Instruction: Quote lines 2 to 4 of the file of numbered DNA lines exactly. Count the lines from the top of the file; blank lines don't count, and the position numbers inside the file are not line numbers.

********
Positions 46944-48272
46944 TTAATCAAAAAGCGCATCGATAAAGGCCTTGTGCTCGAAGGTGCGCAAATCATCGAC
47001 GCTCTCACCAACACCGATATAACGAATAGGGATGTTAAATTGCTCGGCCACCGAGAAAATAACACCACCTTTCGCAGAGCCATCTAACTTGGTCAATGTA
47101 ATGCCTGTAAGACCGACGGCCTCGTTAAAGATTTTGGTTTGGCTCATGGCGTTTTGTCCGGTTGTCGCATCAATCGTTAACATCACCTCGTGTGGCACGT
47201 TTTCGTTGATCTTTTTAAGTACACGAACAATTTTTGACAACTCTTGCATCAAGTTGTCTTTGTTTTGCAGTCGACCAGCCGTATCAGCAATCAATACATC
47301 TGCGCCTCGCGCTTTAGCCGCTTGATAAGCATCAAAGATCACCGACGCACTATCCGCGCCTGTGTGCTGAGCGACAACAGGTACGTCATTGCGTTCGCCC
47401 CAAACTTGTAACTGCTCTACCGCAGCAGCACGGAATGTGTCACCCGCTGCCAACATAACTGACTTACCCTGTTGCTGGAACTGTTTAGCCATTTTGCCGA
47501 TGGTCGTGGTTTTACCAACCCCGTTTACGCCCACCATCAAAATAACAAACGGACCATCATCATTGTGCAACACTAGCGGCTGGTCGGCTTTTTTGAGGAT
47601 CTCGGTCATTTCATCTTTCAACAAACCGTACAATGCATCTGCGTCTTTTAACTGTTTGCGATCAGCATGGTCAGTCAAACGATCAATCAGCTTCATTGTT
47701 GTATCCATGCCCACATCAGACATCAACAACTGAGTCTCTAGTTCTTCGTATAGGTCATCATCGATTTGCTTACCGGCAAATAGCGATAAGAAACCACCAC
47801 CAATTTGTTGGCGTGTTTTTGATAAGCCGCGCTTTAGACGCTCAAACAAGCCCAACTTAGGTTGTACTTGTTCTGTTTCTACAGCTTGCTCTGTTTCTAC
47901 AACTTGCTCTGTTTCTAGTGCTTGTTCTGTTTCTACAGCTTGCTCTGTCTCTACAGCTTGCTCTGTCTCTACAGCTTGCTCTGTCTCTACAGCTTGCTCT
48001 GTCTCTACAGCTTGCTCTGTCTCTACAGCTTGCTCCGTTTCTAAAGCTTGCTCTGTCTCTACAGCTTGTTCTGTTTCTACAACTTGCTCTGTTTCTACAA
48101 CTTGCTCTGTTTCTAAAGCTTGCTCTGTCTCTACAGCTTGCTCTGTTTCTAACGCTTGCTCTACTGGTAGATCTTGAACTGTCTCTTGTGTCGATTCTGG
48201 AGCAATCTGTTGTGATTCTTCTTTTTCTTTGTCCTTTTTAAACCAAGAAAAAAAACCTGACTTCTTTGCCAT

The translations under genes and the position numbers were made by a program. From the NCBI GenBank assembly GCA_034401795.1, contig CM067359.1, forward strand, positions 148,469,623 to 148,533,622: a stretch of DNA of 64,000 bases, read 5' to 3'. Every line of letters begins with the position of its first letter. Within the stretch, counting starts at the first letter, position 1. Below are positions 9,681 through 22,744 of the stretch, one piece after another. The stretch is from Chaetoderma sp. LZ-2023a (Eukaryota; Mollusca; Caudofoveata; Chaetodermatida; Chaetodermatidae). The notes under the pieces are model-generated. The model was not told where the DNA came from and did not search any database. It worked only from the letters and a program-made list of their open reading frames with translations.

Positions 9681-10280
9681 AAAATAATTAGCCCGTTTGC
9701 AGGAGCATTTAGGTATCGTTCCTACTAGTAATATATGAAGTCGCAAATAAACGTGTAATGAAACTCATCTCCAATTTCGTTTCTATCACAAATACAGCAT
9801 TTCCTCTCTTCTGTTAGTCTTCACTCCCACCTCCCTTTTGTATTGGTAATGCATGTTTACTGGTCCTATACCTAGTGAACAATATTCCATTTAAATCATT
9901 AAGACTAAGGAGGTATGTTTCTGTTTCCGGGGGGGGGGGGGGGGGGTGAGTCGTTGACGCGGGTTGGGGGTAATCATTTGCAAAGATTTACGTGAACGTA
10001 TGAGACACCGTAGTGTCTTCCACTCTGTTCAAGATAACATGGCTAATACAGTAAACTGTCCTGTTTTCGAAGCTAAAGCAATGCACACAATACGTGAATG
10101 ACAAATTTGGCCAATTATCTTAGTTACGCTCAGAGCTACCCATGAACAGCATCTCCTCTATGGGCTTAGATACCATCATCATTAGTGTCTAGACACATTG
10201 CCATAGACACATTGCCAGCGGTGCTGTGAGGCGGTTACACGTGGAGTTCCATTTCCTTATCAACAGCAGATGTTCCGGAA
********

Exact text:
46944 TTAATCAAAAAGCGCATCGATAAAGGCCTTGTGCTCGAAGGTGCGCAAATCATCGAC
47001 GCTCTCACCAACACCGATATAACGAATAGGGATGTTAAATTGCTCGGCCACCGAGAAAATAACACCACCTTTCGCAGAGCCATCTAACTTGGTCAATGTA
47101 ATGCCTGTAAGACCGACGGCCTCGTTAAAGATTTTGGTTTGGCTCATGGCGTTTTGTCCGGTTGTCGCATCAATCGTTAACATCACCTCGTGTGGCACGT